• Can be used in combination with other Izzet cards like Sprite Dragon or Niv Mizzet.
  • Elmating five creatures would cost so much mana that doing it for one almost seems like cheating,  right?


12. Ashiok, Dream Render

Ahiok, Dream Render Card Art

Our first Planeswalker on the list (but certainly not our last) Ahiok, Dream Render is a perfect example of what Dimir is all about. Three cost blue or black, Ashiok has no way of gaining loyalty tokens, instead giving you five opportunities to mill your opponent and exile their graveyard, ridding them of the unwanted cards for good. 

Ashiok also comes with a passive ability that shuts down your opponent’s ability to search their deck for cards. This mainly means they can’t search for lands, which in multi-colored decks is a big problem. There are very powerful cards like Demonic Tutor or Primeval Titan that let you search for any card in your deck which Ashiok completely shuts down.

Unfortunately other than those effects Ashiok doesn’t have much else going on. The abilities are definitely useful and can control the entire tide of battle or, you could only get utility from the -1 ability.

  • Shuts down your opponent’s ability to search their deck.
  • Gives you five casts of milling your opponent and exiling their graveyard, which can help against Golgari or Dimir decks.
  • Is an uncommon planeswalker, which means it is relatively easy to come by. 


11. Hedron Crab/Ruin Crab

Hedron Crab Cart ArtRuin Crab Card Art

Our next mill specialist is a twofer because, well, they're basically the same card with different names and slightly different abilities. This is important because it means instead of the normal four card limit you now have eight chances of drawing into one of these mill engines. Eight may not seem like a lot but in a deck of sixty cards one of these will show up in your opening hand so often you will use them almost every game. 

The trick with these two crabs is to get them out as fast as possible. For one mana and very likely odds that one will appear in your opening hand, you’ll be whittling away your opponent’s deck from the moment, go. The fact that neither of these are legendary also means you can have all eight on the board at once and trigger all their effects simultaneously.

The big distinction between the two is one line of text hidden within Hedron Crab’s ability. While Ruin Crab mills your opponent’s, Hedron Crab can all mill yourself. That opens up a lot more possibilities when paired with the cards Emry, Lurker of the Loch, which makes an appearance further up this list. 

  • Can be used in the same deck to gain essentially eight copies of the same card, instead of the usual four. 
  • If gotten out on turn one, you will be almost guaranteed to mill your opponent every turn.
  • Becomes a lighting rod for your opponents removal spells, luckily you have seven more right?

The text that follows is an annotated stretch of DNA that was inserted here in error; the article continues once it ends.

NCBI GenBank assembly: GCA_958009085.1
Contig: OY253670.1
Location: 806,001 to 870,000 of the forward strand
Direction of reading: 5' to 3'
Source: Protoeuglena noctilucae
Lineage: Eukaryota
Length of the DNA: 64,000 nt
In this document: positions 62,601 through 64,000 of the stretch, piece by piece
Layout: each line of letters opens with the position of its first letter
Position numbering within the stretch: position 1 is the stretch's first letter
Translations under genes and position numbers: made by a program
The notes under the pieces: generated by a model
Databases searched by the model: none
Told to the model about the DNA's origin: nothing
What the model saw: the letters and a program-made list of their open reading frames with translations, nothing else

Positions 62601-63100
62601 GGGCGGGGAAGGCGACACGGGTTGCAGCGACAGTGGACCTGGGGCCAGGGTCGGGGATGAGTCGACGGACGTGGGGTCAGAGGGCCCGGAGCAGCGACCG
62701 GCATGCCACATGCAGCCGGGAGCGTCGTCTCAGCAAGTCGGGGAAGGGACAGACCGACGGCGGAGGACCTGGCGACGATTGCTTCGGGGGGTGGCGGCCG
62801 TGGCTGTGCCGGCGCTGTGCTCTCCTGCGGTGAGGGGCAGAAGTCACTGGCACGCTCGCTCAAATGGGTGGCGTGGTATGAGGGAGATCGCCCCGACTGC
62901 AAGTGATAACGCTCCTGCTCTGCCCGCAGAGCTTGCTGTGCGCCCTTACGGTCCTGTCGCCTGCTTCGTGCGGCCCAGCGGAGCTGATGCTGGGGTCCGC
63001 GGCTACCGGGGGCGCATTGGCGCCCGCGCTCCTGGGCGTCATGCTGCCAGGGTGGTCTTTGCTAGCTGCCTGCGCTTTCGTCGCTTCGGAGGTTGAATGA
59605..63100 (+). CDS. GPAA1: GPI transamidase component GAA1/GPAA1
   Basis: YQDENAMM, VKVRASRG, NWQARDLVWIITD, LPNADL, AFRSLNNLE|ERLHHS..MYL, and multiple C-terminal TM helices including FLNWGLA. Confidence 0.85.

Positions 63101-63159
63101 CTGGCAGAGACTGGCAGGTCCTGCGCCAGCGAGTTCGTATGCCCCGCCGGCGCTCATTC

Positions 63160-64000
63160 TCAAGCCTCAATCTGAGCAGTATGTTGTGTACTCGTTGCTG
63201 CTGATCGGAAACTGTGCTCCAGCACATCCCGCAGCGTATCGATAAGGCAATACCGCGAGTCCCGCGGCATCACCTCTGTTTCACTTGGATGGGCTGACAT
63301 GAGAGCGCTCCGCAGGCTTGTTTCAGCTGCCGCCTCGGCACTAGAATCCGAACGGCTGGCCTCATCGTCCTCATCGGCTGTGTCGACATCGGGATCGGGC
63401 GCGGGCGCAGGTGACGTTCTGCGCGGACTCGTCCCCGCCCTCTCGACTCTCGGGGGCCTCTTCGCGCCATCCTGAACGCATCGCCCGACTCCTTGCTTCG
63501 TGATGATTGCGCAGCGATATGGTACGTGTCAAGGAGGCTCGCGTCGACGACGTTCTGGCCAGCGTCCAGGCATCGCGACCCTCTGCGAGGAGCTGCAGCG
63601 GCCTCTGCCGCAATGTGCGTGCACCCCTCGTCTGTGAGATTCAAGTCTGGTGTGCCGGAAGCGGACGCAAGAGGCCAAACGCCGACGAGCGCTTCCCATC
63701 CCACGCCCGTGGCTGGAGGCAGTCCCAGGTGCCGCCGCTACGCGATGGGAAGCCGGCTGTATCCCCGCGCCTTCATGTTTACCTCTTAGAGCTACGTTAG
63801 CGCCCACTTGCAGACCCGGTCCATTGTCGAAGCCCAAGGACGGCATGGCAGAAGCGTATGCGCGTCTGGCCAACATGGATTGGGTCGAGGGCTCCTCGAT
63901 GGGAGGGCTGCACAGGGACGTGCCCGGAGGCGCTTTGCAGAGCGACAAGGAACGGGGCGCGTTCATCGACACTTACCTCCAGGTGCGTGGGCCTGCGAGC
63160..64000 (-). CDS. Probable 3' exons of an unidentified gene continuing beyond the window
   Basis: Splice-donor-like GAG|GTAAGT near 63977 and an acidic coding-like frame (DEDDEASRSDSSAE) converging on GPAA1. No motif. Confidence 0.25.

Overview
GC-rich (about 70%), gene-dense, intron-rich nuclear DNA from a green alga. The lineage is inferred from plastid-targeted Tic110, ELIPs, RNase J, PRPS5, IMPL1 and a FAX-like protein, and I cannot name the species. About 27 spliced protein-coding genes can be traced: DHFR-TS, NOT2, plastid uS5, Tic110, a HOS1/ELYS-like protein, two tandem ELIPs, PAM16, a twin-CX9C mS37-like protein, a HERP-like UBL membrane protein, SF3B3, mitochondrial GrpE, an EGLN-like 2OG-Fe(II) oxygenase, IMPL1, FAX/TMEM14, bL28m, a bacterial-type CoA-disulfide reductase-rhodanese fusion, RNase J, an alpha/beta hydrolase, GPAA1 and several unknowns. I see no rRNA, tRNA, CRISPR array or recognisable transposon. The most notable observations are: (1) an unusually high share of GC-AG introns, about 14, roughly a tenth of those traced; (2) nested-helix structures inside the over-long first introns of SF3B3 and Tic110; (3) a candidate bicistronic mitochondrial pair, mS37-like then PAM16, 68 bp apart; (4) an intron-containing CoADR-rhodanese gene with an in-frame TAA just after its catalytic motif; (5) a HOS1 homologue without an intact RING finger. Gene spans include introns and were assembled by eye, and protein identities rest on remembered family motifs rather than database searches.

10. Skull Prophet

Skull Prophet Card Art

Another staple in mill decks, Skull Prophet finds its way in many self-mill archetypes instead of focusing on getting rid of your opponent’s cards. I’ve built my fair share of black/green Golgari self-mill decks that run a playset of Skull Prophet, focusing on pumping up a card called Fiend Artisan by giving it a +1/+1 counter for every creature in my own graveyard. 

What makes Skull Prophets so good is its utility. For one black and one green mana, you can either throw things in your grave to fuel other cards or, produce either color mana for other ventures. That tap for mana bit is important as most mana dorks, as they’re usually referred, either tap for a singular mana or colorless mana which can’t pay for specific color costs.

Self-mill decks rely on having consistent ways of managing their graveyard, whether that’s pulling things out for a cheaper cost, or being able to put things into it to benefit your other cards. Skull Prophet is slotted into most Golgari decks, regardless of the win condition, because it is such a reliable source of gaining fuel.

  • Two cost gets you a mana dork with either black or green mana.
  • Can be used to feed your graveyard every turn.
  • Heavy power means you can use it as a blocker or attacker if all else fails.


9. Grinding Station

Grinding Station Card Art

Grinding Station is really the starting point of the game of chess that blue ends up devolving into. Our previous cards were pretty straightforward, being used in most cases, exactly as they say but, Grinding Station requires a little more thought and planning to be used to its full potential. There are a half dozen different types of sacrificial tokens in Magic the Gathering. Food, Thopters, Treasure, Clues, the list goes on and on as well as different ways of proliferating even more of those tokens.